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Do some relationships have a “sell by date”? If so, what should you do?

I was reading an excellent blog by Rob Brown on why you need to recalibrate your network from time to time. In this blog, Rob quotes Darren Hardy:

The people we spend our time with determine what conversations dominate our attention, and what observations, attitudes and opinions we repetitively are introduced to.

Rob also talks a great amount of sense, when he writes:

Relationships often develop (and deteriorate) over time, you often don’t know how useful or hindering they can be for you.

This blog got me thinking, and I was able to relate to the advice given by Rob both in my personal and professional life. The problem is with most networking advice you read is that it is all about finding, building and maintaining relationships. Never do you hear advice about deteriorating – or even consciously letting a relationship decline.

Do you review your network?

However, I strongly believe that you should regularly review your network and contacts and ask yourself, as Rob suggests, “is the juice worth the squeeze?”

Very often, you know in your heart of hearts that the ‘juice isn’t worth the squeeze’. For example, I recall a situation where I had given up an evening and driven over to someone I considered a friend to lend her my bike. In the process I had knackered my back and was in considerable pain. However, when I arrived, I had been stood up. There was literally no-one at home, or even a phone call to alert me to the fact that we needed to reschedule our meet up.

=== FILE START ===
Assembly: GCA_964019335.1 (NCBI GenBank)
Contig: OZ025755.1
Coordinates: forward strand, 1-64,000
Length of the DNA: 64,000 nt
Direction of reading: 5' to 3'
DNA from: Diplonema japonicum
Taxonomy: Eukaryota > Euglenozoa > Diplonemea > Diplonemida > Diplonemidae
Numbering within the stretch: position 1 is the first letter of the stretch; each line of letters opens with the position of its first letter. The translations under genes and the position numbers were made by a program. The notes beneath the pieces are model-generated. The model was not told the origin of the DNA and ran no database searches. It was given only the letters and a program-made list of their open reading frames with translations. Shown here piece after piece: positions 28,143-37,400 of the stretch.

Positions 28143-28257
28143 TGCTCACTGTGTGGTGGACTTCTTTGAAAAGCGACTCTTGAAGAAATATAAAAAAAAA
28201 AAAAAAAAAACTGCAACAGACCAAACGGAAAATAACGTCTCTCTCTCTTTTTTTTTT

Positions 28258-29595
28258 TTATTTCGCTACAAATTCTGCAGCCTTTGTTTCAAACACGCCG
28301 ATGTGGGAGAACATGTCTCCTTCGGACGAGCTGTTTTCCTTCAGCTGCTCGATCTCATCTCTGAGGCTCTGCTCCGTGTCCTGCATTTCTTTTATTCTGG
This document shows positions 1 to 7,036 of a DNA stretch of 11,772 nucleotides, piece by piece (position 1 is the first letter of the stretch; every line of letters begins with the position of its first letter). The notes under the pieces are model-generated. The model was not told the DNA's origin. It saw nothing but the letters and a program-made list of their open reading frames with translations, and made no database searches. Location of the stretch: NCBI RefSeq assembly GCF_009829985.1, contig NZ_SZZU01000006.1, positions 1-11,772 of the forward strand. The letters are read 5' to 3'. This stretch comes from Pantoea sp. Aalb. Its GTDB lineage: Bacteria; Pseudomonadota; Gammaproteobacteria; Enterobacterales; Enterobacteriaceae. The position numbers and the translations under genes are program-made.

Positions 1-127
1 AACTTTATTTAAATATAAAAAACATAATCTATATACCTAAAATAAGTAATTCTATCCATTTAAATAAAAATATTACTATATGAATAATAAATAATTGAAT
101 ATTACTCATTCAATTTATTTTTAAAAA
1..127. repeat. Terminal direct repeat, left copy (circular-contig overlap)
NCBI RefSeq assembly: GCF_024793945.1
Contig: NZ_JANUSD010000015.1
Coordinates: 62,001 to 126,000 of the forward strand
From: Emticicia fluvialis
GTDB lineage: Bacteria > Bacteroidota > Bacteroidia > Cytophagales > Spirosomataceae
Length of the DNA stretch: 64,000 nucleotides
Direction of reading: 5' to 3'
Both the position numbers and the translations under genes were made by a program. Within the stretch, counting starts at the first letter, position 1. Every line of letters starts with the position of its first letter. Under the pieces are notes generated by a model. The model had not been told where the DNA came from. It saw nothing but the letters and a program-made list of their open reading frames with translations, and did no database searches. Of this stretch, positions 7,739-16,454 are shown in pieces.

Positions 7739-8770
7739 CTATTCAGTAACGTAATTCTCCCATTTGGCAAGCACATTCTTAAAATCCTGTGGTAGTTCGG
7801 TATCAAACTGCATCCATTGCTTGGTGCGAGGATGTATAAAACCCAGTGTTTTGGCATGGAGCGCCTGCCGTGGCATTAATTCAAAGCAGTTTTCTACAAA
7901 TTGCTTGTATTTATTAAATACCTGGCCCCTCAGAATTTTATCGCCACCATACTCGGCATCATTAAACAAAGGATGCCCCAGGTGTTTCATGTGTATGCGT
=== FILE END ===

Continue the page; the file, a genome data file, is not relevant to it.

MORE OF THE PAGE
After this incident, I took the time to reevaluate the state of this relationship. I realised that I had done a huge amount of running around after this person, but received very little in return. It was amazing how many of my friends, when I voiced my doubts, explained that they had exactly the same thing happen to them. I didn’t need another second opinion to let that relationship decline.

Is it always that easy?

However, not all relationships are that clear cut. For example, what about the contact who never returns your calls or emails but is extremely warm to you in person? Or, the network of people you want to break into, but something just doesn’t feel right? Or the person you have been getting closer to, but you have a niggling doubt about them?

For me it’s all about the energy you put into a relationship. Is there a similar amount of give and take? Do you both feel good and supported in each other’s company? Are both of you happy at the level of intimacy in the relationship? Do you feel helped or hindered by this person?

Whilst it may feel tough to start to distance yourself from people in your network, you owe it to yourself to take the plunge. Going back to the quote at the top of the article, do you want your attention and attitudes influenced by people who don’t make you feel good? You deserve it to surround yourself with people who make you feel supported and happy.

How liberated would you be if you could remove the toxic relationships from your network?

I’d love to hear your feedback and comments on this article.